Childhood cancer survivors who had brain or other central nervous system cancers, or leukemia, achieve lower-than-expected educational success compared with the general public, according to an article published online January 27 in the Journal of the National Cancer Institute.
This study was undertaken because previous studies on educational attainment among childhood cancer survivors were small, had contradictory findings, or were not population-based.
E.R. Lancashire, of the Centre for Childhood Cancer Survivor Studies, School of Health and Population Sciences, at the University of Birmingham in the UK, and colleagues investigated educational attainment among a cohort of over 10,000 5-year survivors of all types of childhood cancer who had completed a British Childhood Cancer Survivor Study questionnaire. Educational attainment at two levels of secondary school (advanced and ordinary levels) up to the highest level of education was considered. Results were compared with data from the general population obtained from the General Household Survey of Great Britain.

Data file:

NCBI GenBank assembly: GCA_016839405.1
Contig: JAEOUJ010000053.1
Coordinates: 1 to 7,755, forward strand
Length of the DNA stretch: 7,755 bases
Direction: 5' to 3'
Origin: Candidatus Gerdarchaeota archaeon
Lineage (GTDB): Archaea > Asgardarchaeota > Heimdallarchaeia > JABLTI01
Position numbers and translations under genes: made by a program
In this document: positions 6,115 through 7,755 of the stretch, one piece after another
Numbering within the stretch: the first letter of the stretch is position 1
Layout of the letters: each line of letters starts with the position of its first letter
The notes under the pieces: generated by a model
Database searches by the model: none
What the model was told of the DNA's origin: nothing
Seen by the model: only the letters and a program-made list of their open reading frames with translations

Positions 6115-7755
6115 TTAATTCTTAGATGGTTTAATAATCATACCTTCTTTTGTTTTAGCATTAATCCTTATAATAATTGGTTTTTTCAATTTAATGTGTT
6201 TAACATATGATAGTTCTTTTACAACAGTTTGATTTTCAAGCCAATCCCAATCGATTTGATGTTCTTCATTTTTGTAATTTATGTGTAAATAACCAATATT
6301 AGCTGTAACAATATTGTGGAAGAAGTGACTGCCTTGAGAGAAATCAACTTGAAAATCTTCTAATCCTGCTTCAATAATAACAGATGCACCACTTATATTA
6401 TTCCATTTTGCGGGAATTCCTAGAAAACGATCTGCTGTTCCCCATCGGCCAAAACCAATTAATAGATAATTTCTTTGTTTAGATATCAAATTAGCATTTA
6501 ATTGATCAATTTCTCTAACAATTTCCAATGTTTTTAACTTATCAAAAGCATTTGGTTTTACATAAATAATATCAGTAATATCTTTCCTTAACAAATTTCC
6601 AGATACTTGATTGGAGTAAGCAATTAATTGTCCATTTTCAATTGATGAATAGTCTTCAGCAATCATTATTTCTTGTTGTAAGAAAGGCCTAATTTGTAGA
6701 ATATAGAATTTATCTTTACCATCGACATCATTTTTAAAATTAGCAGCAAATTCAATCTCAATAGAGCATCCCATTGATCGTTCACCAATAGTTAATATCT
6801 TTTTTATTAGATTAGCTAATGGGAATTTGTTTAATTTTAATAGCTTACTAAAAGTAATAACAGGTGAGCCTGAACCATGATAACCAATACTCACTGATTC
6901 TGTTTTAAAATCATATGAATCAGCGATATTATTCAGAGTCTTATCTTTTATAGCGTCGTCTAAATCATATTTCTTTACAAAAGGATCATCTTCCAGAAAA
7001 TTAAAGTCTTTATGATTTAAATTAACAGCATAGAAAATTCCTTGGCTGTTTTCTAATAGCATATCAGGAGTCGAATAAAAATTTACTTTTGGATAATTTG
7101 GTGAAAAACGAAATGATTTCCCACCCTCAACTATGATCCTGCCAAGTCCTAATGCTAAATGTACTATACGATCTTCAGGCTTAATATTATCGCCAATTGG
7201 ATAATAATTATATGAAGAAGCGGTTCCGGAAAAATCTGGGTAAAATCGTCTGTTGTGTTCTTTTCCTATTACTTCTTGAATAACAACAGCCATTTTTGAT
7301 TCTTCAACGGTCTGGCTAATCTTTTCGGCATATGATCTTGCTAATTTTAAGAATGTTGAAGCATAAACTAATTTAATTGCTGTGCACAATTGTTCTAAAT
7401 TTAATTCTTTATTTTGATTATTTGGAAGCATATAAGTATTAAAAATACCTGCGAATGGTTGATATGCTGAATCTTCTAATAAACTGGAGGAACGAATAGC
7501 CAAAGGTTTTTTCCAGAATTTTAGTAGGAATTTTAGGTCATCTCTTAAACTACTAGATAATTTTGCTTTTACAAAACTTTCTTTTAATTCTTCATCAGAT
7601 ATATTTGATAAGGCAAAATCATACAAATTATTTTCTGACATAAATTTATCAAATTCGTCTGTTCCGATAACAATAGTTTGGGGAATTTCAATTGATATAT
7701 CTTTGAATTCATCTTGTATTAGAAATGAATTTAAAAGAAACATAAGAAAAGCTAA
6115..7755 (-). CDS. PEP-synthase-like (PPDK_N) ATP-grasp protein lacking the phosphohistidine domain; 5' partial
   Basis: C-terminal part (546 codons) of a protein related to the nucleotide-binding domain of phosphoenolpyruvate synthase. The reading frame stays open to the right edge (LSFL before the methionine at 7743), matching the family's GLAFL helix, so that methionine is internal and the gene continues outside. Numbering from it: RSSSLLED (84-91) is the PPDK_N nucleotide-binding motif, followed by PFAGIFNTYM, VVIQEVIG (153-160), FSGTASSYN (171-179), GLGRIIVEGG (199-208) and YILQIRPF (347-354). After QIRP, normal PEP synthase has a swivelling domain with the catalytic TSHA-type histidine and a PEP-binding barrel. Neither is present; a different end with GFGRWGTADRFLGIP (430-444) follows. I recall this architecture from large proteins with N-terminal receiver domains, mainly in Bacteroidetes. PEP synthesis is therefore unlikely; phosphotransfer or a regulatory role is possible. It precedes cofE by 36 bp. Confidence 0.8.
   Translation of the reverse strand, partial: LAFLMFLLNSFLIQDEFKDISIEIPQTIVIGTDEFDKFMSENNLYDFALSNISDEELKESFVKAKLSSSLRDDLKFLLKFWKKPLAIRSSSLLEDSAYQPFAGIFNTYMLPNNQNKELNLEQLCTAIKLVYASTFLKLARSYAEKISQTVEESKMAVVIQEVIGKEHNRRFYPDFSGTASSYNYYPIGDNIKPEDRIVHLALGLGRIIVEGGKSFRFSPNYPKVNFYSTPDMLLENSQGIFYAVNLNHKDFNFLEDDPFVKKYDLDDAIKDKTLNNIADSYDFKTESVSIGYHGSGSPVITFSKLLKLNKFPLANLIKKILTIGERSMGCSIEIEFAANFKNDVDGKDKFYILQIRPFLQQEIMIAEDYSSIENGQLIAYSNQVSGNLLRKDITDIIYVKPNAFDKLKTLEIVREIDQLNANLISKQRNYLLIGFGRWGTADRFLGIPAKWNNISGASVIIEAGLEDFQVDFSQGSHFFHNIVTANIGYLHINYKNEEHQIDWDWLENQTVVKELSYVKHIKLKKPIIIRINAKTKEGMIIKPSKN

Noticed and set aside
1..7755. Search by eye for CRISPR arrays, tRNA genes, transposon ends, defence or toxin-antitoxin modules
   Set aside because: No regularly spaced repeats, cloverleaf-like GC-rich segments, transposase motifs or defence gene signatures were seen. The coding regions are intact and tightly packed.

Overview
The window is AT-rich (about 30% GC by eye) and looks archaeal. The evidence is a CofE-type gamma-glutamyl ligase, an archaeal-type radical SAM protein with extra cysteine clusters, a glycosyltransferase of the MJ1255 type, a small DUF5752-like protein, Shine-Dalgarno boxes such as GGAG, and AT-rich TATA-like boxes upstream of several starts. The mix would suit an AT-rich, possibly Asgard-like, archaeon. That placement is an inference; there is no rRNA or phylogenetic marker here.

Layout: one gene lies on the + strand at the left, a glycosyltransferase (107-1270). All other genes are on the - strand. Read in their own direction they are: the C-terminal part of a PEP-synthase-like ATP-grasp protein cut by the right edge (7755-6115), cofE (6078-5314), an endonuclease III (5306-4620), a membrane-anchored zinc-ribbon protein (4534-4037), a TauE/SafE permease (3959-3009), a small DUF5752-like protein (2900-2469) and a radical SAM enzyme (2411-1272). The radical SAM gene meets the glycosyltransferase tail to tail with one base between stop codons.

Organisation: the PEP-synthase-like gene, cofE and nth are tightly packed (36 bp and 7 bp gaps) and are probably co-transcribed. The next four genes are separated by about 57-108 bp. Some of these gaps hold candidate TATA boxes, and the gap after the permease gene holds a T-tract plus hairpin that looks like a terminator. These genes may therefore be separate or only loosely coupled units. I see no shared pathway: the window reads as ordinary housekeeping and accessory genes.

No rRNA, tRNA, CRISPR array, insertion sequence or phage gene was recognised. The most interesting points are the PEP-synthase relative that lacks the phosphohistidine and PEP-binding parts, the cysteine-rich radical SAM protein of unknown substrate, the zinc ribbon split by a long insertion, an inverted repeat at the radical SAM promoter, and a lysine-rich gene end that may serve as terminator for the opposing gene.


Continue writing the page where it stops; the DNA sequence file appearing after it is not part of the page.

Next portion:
Overall, survivors of childhood cancer experience a deficit in educational attainment compared with the general public. Specifically, only those who had central nervous system neoplasms, especially if they had received radiation to the head, and leukemia survivors receiving similar treatment, performed worse than the general population. These differences were substantial and statistically significant.
"These results provide grounds for concern for survivors of CNS neoplasms and those with leukemia who were cranially irradiated, as well as reassurance regarding educational attainment among all other survivors," the authors write.
Study limitations: Analysis by type of chemotherapy was not possible as this was not available. As almost all leukemics treated between 1940 and 1991 received preventative radiation to the head it was not possible to consider nonirradiated leukaemia survivors separately. As treatments have changed substantially since 1991, follow-up of such more recently treated survivors would be necessary to assess their educational performance.
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